One Who Survived


Day after day, the sun, the sea, and the sharks cut down the men who clung to the “doughnut” raft

Of all the men who have gone down to the sea in ships, none has clung to life with more tenacity, or lived to tell a more graphic story, than Allen Clifton Heyn, gunner’s mate second class, one of the ten survivors of more than seven hundred men aboard the U.S. light cruiser Juneau. AMERICAN HERITAGE is indebted to the Navy Department, and to the director of naval history, Rear Admiral John B. Heffernan, USN (Ret.), for this transcript of a recorded wartime interview between Heyn and a naval interrogator. Save for a few cuts to remove repetition or digressions, and for a few slight alterations in wording in the interests of clarity, nothing has been changed. This is a tale which loses nothing from the elementary English of the teller.

Heyn was a seaman aboard the Juneau when she took part in the complicated series of night and day actions which are lumped together as the Battle of Guadalcanal, from November 12 through 15, 1942. In this decisive struggle for the Solomon Islands, American surface and air forces succeeded in reinforcing their ground troops on Guadalcanal while largely preventing the Japanese from doing the same thing. But victory was accomplished at a terrific cost, littering the floor of the narrow seas between Guadalcanal, Savo, and Florida Islands with so many sunken U.S. ships that the Navy christened those waters “Ironbottom Sound.”

The Juneau fought in the cruiser night surface action of Friday, November 13. A U.S. force of five cruisers and eight destroyers under Rear Admiral Daniel J. Callaghan was steaming northwest toward a larger Japanese bombardment group coming directly at them between Savo and Guadalcanal, hoping to shell our troops and airfield ashore. The American advantage of surprise was lost before fire opened at 0145, and both forces were soon intermingled in a bloody melee. Heyn’s story starts as, in the black of the midwatch, the Juneau finds herself picking her way across a hopeless checkerboard of mingled friendly and enemy ships.




Heyn, you were on the Juneau in the Guadalcanal action, that was 13 November 1942, wasn’t it?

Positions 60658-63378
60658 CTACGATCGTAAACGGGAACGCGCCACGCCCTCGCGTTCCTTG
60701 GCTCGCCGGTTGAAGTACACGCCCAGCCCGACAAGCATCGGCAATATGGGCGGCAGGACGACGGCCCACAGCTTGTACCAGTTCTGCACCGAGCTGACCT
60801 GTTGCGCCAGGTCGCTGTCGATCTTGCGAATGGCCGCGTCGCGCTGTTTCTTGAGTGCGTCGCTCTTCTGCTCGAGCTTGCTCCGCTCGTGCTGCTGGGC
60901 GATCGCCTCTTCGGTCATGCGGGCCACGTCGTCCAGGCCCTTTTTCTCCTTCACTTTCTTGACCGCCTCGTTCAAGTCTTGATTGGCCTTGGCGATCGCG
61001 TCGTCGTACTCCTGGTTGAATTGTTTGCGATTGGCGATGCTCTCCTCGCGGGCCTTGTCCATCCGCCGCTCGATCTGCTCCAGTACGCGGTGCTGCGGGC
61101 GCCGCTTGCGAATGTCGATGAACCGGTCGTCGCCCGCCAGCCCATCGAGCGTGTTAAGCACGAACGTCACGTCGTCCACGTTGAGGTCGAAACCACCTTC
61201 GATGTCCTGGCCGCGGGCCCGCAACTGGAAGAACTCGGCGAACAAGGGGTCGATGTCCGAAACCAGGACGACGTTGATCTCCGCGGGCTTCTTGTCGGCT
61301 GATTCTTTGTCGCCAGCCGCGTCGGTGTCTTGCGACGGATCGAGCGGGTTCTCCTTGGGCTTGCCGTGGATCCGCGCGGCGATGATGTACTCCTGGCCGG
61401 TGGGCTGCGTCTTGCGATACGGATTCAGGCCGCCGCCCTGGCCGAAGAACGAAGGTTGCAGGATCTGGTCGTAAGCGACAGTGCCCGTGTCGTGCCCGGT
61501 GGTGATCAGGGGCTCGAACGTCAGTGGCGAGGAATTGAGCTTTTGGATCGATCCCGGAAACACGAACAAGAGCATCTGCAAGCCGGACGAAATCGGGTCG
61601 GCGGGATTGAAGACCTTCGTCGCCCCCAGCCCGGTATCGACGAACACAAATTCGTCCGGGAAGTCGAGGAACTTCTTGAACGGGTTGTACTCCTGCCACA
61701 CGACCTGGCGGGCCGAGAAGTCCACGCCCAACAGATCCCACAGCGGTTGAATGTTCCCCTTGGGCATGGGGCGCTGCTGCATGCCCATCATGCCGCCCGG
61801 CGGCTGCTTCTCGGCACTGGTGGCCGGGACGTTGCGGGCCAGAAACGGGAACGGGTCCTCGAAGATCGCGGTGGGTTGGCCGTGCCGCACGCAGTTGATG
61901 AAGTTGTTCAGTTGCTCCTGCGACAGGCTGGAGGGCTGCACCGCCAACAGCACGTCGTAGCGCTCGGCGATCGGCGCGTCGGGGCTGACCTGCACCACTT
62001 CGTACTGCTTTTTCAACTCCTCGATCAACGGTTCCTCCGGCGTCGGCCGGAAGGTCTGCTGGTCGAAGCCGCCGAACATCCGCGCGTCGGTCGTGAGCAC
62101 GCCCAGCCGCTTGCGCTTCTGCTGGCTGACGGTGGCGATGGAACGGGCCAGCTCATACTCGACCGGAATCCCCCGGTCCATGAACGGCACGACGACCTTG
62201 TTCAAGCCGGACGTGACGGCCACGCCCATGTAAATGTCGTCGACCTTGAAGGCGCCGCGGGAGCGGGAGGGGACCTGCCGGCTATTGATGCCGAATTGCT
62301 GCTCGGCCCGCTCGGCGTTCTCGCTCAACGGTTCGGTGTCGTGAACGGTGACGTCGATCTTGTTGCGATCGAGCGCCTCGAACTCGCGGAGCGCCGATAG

What was your battle station?


I was on the 1.1 on the fantail. [A light gun at the stern.]


What did you see of the action that night?


We were in a column of ships and we went in, in between these Japanese ships, and we got word down from the bridge to stand by, that they would challenge the enemy. And it wasn’t but a few minutes when everything just broke loose, flames and shots and gunfire all over. And they sent word all around to all the minor batteries like 1.1’s and 20 millimeters [antiaircraft machine guns] not to fire because the tracers would give away our positions.

So, we held our fire until the enemy knew where we were and the star shells [fired to illuminate or silhouette an enemy at night] lit us all up. Then we started firing and you could see the Jap ships so close that you’d think you could almost throw something and hit them. So we just fired our smaller guns right into the topsides [superstructures] of their ships, trying to knock off some of the guns on their decks. That went on quite a while and the ship maneuvered around a lot. It would turn sharply and the water would splash all over where I was, in the fantail. A lot of small bullets hit around me. I don’t know what caliber they were but you could see shrapnel laying all over the deck. And they sent word to take cover.

I don’t know whether they knew there was a fish [torpedo] coming or what, but all at once a fish hit. It must have hit up forward because it just seemed like the fish jumped out of the water.∗∗ It struck the forward fireroom. (Samuel Eliot Morison, The Struggle for Guadalcanal, History of U.S. Naval Operations in World War II , Vol. V.) And when it did, all of us fellows that were on the main deck, it stunned us like and knocked us down. The propellers didn’t seem to turn for a few minutes. Sounded like they were jammed or something. The ship wouldn’t steer, just seemed to skid through the water like. I don’t know whether it was a Jap cruiser or what it was, but it was on the other side of us and it just seemed like we were going to run right into it and ram it, but we didn’t though.

They got control of the ship from the after battle station or something. And they pulled around just in time. Just then I saw another ship right after us in our wake. It must have been a Jap tin can [destroyer] because it was coming right at us. Our after guns fired on it and some other ships fired on it and it just blew up, just a bunch of oil and flame. There wasn’t nothing left. And that was that.